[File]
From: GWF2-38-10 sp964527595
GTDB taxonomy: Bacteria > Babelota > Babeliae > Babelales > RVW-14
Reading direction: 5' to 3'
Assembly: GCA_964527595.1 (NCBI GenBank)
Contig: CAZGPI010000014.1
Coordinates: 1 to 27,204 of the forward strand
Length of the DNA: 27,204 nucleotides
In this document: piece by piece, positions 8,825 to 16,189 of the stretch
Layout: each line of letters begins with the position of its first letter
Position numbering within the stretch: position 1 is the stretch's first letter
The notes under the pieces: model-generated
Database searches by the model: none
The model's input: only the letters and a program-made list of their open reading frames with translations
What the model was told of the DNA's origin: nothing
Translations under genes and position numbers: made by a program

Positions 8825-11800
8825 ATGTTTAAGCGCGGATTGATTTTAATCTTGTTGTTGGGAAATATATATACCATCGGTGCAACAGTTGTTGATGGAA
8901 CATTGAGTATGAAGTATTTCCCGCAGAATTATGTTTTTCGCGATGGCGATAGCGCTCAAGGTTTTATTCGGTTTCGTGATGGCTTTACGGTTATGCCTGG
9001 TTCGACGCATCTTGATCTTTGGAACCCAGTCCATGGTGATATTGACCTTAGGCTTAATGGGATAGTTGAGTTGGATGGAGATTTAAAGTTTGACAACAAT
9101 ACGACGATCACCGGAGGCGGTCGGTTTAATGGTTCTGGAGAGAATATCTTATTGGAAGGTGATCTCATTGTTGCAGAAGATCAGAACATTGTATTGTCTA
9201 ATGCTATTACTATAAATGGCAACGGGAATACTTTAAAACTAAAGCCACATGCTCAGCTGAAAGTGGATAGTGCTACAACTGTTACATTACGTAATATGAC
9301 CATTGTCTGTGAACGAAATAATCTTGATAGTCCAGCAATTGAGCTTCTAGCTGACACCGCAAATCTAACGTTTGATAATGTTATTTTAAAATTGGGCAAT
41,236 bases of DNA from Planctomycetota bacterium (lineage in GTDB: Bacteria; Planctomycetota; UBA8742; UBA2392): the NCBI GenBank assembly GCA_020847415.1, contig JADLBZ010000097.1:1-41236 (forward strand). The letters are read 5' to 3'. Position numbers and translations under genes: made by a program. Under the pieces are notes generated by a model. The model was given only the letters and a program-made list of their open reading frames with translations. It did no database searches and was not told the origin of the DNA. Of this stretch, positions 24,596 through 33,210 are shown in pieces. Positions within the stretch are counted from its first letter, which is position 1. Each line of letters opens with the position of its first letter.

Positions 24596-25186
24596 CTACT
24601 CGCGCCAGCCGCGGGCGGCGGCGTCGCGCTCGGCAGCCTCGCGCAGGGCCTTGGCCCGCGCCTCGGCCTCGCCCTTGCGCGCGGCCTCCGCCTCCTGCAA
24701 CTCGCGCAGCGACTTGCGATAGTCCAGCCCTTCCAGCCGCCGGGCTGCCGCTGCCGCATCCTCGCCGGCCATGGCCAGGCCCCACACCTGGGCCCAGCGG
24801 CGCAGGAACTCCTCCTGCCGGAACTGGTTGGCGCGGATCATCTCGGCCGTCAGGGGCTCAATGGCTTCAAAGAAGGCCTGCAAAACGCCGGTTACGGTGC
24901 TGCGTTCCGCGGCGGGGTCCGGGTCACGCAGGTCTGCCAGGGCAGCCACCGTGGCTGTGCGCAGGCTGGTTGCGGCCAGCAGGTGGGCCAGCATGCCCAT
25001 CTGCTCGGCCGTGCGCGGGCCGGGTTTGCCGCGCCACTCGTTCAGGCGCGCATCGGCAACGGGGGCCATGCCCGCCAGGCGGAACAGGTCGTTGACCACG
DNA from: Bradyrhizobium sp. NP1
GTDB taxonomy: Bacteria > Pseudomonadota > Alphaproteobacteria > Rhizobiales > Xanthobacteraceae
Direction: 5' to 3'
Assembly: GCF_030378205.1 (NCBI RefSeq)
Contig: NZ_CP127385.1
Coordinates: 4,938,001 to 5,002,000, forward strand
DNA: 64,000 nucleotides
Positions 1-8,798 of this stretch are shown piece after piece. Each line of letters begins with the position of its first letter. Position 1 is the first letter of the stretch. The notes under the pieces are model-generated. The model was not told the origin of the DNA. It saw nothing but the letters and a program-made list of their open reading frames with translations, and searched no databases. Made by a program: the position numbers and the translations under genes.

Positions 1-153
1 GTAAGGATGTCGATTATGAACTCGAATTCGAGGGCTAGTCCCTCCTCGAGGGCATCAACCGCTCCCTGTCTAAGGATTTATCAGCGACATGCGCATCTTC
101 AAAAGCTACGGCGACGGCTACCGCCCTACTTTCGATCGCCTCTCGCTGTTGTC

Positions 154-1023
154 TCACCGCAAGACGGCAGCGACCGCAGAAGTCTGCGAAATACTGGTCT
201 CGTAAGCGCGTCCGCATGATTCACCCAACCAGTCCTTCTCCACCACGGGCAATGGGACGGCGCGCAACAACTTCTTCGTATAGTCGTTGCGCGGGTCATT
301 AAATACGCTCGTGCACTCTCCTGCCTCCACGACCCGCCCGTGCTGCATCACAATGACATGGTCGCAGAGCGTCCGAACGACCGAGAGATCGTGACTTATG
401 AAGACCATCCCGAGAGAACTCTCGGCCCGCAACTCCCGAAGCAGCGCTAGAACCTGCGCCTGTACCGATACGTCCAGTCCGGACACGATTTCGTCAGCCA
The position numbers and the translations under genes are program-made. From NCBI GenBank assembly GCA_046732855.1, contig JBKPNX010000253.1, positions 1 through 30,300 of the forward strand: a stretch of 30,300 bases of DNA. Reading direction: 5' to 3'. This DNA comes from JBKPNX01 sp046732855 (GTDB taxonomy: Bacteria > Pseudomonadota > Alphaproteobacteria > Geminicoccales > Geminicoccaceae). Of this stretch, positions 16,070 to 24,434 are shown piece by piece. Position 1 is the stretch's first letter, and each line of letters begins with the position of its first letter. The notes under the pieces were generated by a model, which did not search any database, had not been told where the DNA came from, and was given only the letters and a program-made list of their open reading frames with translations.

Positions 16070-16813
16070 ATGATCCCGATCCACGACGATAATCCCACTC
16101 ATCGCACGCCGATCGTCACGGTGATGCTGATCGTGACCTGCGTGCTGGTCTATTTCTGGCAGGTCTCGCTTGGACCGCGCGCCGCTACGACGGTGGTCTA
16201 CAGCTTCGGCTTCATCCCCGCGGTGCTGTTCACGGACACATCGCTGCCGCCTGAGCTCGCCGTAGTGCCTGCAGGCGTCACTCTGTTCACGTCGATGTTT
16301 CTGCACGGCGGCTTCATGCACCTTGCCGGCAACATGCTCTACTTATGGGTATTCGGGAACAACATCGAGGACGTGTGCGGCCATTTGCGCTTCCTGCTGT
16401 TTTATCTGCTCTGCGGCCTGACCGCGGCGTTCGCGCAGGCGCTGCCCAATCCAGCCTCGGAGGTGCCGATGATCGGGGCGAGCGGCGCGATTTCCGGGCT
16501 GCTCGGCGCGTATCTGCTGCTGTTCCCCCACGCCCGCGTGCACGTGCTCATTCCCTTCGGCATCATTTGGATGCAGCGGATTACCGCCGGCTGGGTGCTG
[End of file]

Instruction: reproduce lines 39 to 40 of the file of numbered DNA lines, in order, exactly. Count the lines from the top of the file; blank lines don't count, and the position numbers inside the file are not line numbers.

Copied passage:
Positions 1-153
1 GTAAGGATGTCGATTATGAACTCGAATTCGAGGGCTAGTCCCTCCTCGAGGGCATCAACCGCTCCCTGTCTAAGGATTTATCAGCGACATGCGCATCTTC